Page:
The Problem With Creating Generic Arrays


Introduction

I bet that most Java programmers fall into the trap of trying to create generic arrays at least once in their Java software development career, wondering why the compiler is complaining. Shouldn’t generics—introduced in Java 5—allow the use of type parameters everywhere? Why is List<T> genericList = new ArrayList<>() legal, but T[] genericArray = new T[10] is not? This blog post answers these questions and shows several fixes to solve this problem.

Arrays Versus Generics With Respect to Variance

The first principle one needs to know in order to understand the problem mentioned above is the fundamental difference between arrays and generics when it comes to variance. Variance, esp. the adjectives invariant and covariant (and also contravariant if one has a closer look at this topic), “refer[s] to how subtyping between more complex types relates to subtyping between their components”, according to Wikipedia. By “more complex types”, we speak of arrays and generic collections here. So an array, e.g., String[], is a complex type, whereas String is its component type. The same applies to generic collections, e.g., List<String>, where List is the complex type, and String is the type of its components.

The questions are:
If Super is a superclass of Sub (i.e., Sub is a subclass of Super), then …

  1. is Super[] also a superclass of Sub[]?
    (is Sub[] also a subclass of Super[]?)
  2. is List<Super> also a superclass of List<Sub>?
    (is List<Sub> also a subclass of List<Super>?)

In order to answer the question for arrays (question 1), please have a look at the following example program. Instead of the abstract types Super and Sub, I will use the concrete classes Number as the supertype and BigDecimal and BigInteger as the subtype for this and all upcoming examples in this blog post. Note that BigDecimal and BigInteger are “siblings”, so neither is a subtype of the other. They’re both “equally ranked” subtypes of Number.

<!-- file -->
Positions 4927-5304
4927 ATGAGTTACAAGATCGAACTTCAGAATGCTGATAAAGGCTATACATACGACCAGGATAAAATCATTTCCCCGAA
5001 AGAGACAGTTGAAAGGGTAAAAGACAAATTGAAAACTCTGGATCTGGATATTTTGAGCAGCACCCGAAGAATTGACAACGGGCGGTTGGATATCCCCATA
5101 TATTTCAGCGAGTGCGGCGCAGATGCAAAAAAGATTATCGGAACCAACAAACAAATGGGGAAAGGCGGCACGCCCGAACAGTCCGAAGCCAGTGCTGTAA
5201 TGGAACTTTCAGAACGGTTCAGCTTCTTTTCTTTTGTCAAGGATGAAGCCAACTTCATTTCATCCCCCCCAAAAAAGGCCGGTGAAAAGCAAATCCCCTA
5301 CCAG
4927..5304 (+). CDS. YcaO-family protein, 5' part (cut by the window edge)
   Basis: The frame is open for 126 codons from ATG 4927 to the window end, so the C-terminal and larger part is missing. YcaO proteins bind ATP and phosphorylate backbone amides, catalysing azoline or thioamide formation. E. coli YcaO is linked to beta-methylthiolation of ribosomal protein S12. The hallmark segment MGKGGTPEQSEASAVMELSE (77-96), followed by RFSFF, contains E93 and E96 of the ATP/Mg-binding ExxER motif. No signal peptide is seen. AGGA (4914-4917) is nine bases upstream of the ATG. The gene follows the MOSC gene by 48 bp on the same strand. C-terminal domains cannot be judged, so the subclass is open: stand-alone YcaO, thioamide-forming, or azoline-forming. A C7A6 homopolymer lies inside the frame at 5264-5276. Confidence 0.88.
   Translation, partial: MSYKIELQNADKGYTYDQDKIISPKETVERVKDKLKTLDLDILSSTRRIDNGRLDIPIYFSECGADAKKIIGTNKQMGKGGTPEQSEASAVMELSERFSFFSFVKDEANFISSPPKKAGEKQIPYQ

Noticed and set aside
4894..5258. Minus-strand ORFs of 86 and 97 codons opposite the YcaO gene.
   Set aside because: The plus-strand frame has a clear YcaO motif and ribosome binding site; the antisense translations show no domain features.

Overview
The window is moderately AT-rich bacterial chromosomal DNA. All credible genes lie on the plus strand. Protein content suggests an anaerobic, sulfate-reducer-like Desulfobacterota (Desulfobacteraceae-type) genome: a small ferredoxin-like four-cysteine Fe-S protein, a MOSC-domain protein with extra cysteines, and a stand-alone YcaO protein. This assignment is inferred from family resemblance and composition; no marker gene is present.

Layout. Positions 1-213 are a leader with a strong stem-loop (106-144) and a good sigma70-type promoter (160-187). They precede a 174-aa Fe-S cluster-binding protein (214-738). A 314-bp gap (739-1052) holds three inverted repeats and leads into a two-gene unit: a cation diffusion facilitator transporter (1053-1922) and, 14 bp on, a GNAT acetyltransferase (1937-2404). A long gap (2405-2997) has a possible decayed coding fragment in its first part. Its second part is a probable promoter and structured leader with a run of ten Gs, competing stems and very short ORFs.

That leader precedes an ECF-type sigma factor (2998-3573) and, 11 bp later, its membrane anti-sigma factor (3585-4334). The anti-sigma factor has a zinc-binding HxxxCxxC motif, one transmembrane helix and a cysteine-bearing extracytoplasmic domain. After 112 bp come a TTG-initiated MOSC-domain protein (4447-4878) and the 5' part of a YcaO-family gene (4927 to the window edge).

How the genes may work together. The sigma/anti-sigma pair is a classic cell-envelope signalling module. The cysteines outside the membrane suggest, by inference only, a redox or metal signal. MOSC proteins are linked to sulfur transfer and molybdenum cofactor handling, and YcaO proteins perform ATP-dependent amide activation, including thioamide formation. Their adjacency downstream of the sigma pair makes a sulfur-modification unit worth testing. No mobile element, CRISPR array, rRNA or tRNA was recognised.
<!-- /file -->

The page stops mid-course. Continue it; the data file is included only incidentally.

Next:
import java.util.*;
import java.math.*;

public final class Variances {

    private void arrayVariance() {
        BigDecimal[] bigDecimalArray = new BigDecimal[10];
        Number[] numberArray = bigDecimalArray;
        bigDecimalArray = (BigDecimal[]) numberArray;
        BigInteger[] bigIntegerArray = (BigInteger[]) numberArray;  /* Fails at runtime. */
    }
  1. The first command BigDecimal[] bigDecimalArray = new BigDecimal[10] creates an array of type BigDecimal and of size 10. This is the ordinary way arrays are created.
  2. The second command Number[] numberArray = bigDecimalArray assigns this (more specific) BigDecimal array to a (more general) Number array. The compiler won’t complain, and this line of code will be executed fine.
  3. The third command bigDecimalArray = (BigDecimal[]) numberArray tries to “extract” the subtype BigDecimal array out of the supertype Number array. This is fine both during compile time and runtime. It uses the proper cast (BigDecimal[]).

    The main message of points 2 and 3 is this: Arrays are covariant, i.e., an array of a supertype (Super[]) is also a supertype of an array of a subtype (Sub[]). Or regarding the code example above: Number[] is a supertype of BigDecimal[], because Number is a supertype of BigDecimal.

  4. The last command BigInteger[] bigIntegerArray = (BigInteger[]) numberArray tries to extract the BigDecimal array out of the supertype Number array and cast it to a BigInteger array. Even though the compiler doesn’t complain, this line of code will fail during runtime. In this case, the compiler doesn’t provide compile time type safety.